The idea is to just leave the setting the same—not to keep it tense. The nose breath is not for isometric purposes; the muscles should stay quiet and relaxed.

How young to start students on the Caruso method?

Junior high age has worked, but show care when dealing with beginners.

How to practice the six-note sequence?

This is Caruso's first exercise for students. It is a series of six notes ascending chromatically from g-c'. Sometimes this is repeated depending on the level of the embouchure strength and skills of the student. Also, variations on other octaves helps the student to work on various embouchure problems. The first note is started by the breath alone, no tonguing, thereby eliminating moving parts (the tongue is just another muscle that doesn't need to get involved yet). Sometimes the six-notes are used as a warm-up. Caruso said the warm-up is simply something the body can relate to quickly.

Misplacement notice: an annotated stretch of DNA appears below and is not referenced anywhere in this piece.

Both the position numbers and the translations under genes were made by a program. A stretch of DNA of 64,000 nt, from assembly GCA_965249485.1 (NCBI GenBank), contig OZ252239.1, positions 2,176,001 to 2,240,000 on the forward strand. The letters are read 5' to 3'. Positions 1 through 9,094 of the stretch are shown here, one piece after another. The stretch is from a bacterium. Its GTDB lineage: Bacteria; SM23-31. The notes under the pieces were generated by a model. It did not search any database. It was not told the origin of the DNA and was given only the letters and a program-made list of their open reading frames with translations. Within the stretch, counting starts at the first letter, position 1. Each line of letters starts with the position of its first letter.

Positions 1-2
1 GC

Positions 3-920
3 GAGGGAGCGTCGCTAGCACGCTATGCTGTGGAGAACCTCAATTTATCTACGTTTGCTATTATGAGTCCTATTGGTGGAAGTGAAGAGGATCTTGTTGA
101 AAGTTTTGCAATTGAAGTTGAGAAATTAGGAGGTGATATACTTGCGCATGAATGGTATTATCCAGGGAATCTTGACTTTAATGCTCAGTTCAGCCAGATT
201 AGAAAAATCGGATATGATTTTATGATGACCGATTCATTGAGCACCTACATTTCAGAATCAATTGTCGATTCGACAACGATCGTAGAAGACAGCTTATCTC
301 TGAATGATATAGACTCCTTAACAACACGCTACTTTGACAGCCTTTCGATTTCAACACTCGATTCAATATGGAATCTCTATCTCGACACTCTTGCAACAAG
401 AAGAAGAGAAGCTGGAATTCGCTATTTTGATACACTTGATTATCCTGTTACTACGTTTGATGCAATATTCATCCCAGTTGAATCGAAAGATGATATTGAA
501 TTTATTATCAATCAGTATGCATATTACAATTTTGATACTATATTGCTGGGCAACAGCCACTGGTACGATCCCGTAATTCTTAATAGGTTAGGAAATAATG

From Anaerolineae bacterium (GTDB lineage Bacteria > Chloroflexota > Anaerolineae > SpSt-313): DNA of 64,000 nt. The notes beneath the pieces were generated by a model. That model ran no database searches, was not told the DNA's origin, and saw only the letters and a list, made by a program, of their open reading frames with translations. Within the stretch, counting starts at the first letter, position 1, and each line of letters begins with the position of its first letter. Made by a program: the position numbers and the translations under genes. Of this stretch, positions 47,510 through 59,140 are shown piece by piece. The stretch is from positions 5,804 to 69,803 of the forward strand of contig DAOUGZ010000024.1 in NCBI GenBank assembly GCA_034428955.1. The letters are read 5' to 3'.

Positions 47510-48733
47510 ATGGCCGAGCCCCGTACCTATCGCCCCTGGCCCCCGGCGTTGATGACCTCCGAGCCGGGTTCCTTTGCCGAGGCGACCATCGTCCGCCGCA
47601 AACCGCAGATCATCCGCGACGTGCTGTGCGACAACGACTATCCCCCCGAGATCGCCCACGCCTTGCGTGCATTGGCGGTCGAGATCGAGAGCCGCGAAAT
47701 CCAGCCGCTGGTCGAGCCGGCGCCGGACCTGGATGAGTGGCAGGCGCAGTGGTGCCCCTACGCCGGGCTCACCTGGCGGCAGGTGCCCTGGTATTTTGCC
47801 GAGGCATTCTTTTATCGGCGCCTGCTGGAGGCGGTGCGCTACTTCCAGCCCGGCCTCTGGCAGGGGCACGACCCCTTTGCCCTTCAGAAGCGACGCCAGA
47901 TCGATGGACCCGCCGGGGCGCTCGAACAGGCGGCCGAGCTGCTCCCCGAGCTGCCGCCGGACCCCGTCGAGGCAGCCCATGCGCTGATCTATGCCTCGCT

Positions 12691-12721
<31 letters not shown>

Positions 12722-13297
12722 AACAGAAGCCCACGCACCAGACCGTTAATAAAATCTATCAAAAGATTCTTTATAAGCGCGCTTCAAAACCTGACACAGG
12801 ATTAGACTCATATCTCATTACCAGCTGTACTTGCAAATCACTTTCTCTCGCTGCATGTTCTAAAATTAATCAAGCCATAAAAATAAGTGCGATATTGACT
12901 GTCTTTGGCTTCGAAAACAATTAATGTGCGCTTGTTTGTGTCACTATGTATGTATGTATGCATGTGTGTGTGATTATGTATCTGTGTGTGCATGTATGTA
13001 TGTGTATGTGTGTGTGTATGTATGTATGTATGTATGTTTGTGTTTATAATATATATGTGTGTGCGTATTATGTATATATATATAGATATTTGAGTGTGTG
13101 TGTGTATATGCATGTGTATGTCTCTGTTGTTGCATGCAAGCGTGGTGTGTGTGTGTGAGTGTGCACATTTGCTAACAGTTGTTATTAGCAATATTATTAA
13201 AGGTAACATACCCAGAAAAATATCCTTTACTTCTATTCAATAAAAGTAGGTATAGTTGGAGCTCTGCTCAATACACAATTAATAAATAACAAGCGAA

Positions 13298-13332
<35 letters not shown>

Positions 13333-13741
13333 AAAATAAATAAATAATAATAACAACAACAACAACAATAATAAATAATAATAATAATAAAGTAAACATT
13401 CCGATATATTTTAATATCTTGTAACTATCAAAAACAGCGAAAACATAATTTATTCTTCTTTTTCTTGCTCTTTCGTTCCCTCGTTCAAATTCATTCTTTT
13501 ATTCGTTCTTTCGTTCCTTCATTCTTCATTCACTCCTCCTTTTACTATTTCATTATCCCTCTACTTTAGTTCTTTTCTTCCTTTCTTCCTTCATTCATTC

Do you use a mouthpiece visualizer?

Not normally, but I do have some tuba students use it. Buzzing can be beneficial, particularly when learning how to buzz with different resistances (i.e., the mouthpiece alone, the lips alone, and in the instrument)

Do you change the attacks (tonguing)?

Only after the student is more comfortable with the method are variables (volume, attacks, etc.) added.

Do you advocate change of embouchure?

Not normally, only in extreme instances. Rather, the student will be given exercises that will develop and strengthen the embouchure to a more normal configuration.

Do you change mouthpiece size?

Not usually.

Are there differences between the Maggio and Caruso methods?